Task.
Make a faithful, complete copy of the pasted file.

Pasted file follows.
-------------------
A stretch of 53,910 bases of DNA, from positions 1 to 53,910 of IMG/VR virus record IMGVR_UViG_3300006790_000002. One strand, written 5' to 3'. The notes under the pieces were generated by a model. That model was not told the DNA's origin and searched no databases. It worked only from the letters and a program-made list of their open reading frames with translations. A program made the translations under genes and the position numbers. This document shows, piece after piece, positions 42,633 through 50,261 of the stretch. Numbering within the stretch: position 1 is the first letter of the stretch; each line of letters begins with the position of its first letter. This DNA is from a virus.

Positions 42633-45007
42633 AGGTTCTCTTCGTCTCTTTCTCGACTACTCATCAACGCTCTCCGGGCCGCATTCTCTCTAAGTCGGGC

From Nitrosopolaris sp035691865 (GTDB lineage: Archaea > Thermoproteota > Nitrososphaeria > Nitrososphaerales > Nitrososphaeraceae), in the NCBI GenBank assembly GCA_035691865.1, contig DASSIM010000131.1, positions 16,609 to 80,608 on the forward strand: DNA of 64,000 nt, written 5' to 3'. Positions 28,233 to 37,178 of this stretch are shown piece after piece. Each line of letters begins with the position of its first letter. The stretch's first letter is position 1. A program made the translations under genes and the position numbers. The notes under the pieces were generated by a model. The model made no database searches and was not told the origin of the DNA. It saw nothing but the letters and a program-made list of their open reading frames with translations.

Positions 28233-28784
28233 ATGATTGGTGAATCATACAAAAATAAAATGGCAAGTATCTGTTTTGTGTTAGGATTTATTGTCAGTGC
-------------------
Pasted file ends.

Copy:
A stretch of 53,910 bases of DNA, from positions 1 to 53,910 of IMG/VR virus record IMGVR_UViG_3300006790_000002. One strand, written 5' to 3'. The notes under the pieces were generated by a model. That model was not told the DNA's origin and searched no databases. It worked only from the letters and a program-made list of their open reading frames with translations. A program made the translations under genes and the position numbers. This document shows, piece after piece, positions 42,633 through 50,261 of the stretch. Numbering within the stretch: position 1 is the first letter of the stretch; each line of letters begins with the position of its first letter. This DNA is from a virus.

Positions 42633-45007
42633 AGGTTCTCTTCGTCTCTTTCTCGACTACTCATCAACGCTCTCCGGGCCGCATTCTCTCTAAGTCGGGC

From Nitrosopolaris sp035691865 (GTDB lineage: Archaea > Thermoproteota > Nitrososphaeria > Nitrososphaerales > Nitrososphaeraceae), in the NCBI GenBank assembly GCA_035691865.1, contig DASSIM010000131.1, positions 16,609 to 80,608 on the forward strand: DNA of 64,000 nt, written 5' to 3'. Positions 28,233 to 37,178 of this stretch are shown piece after piece. Each line of letters begins with the position of its first letter. The stretch's first letter is position 1. A program made the translations under genes and the position numbers. The notes under the pieces were generated by a model. The model made no database searches and was not told the origin of the DNA. It saw nothing but the letters and a program-made list of their open reading frames with translations.

Positions 28233-28784
28233 ATGATTGGTGAATCATACAAAAATAAAATGGCAAGTATCTGTTTTGTGTTAGGATTTATTGTCAGTGC